Guest poem sent in by Ebor Mithwarg
(Poem #645) Old Folks laugh
They have spent their content of simpering, holding their lips this and that way, winding the lines between their brows. Old folks allow their bellies to jiggle like slow tamborines. The hollers rise up and spill over any way they want. When old folks laugh, they free the world. They turn slowly, slyly knowing the best and the worst of remembering. Saliva glistens in the corners of their mouths, their heads wobble on brittle necks, but their laps are filled with memories. When old folks laugh, they consider the promise of dear painless death, and generously forgive life for happening to them.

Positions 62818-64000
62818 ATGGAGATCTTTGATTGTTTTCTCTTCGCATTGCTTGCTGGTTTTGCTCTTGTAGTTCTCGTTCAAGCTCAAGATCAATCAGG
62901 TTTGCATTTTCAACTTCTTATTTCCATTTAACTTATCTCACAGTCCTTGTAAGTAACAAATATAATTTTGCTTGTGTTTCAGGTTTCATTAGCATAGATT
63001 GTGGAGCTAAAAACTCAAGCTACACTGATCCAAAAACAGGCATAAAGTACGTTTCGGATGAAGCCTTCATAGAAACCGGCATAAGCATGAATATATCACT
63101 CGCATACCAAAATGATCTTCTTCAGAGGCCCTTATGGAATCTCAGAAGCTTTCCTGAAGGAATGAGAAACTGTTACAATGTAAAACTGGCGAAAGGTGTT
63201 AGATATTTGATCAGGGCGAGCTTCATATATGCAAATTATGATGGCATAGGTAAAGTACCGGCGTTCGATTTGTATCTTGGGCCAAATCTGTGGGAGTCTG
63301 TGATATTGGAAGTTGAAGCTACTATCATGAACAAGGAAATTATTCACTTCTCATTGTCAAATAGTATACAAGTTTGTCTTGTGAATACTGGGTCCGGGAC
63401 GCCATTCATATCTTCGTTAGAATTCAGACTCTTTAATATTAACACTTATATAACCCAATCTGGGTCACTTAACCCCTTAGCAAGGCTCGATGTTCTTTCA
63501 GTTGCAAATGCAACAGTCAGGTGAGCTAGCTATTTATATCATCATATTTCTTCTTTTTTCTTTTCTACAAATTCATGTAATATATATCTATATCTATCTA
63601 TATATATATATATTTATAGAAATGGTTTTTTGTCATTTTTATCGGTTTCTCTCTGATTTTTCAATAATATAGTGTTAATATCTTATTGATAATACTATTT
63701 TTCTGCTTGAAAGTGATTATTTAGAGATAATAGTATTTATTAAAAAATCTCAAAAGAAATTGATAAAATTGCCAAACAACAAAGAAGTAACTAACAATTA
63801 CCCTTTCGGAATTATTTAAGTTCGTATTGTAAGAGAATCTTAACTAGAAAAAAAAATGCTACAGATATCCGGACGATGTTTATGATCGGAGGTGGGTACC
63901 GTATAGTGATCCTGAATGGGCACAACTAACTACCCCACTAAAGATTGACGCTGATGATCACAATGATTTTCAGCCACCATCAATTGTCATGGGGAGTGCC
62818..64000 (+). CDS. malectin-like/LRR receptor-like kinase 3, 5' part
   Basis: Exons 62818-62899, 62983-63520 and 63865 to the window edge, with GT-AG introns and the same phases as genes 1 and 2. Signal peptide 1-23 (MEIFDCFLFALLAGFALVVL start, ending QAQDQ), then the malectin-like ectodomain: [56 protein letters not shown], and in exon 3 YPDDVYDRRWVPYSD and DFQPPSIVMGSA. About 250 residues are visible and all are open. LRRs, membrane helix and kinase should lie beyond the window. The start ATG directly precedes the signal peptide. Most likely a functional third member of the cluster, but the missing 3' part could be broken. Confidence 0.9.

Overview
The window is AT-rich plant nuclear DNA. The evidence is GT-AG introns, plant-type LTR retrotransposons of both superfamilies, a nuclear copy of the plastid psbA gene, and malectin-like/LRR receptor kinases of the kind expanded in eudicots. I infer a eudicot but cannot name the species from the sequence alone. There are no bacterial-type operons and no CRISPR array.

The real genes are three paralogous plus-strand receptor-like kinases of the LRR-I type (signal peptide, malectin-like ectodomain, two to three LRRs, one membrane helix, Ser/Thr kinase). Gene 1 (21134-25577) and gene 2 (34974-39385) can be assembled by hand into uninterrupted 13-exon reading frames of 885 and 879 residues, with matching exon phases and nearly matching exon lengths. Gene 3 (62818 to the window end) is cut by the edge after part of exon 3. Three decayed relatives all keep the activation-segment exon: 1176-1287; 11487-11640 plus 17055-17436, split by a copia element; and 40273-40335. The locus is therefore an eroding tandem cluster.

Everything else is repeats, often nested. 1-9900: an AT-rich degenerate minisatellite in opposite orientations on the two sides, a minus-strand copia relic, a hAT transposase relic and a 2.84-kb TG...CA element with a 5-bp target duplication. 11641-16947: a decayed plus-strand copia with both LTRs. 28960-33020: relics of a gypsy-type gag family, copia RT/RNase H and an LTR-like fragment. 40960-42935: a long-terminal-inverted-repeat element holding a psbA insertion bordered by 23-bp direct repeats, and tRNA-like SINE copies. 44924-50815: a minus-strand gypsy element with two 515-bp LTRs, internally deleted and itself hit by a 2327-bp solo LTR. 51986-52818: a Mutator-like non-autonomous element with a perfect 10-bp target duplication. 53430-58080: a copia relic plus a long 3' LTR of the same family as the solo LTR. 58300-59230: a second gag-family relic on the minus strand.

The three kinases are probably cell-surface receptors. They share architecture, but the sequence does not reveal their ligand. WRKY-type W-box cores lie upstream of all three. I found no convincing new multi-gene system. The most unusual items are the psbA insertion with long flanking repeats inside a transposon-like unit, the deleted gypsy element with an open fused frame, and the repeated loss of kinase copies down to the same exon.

What I love about this poem is the way it conjures up the tired hilarity of old people - a way of laughing that is equally a mode of surrender: and the way the poem is like the laugh itself, blending an elusive sense of joy with an ancient fatigue. Aseem Links: There's a biography of Angelou at poem #383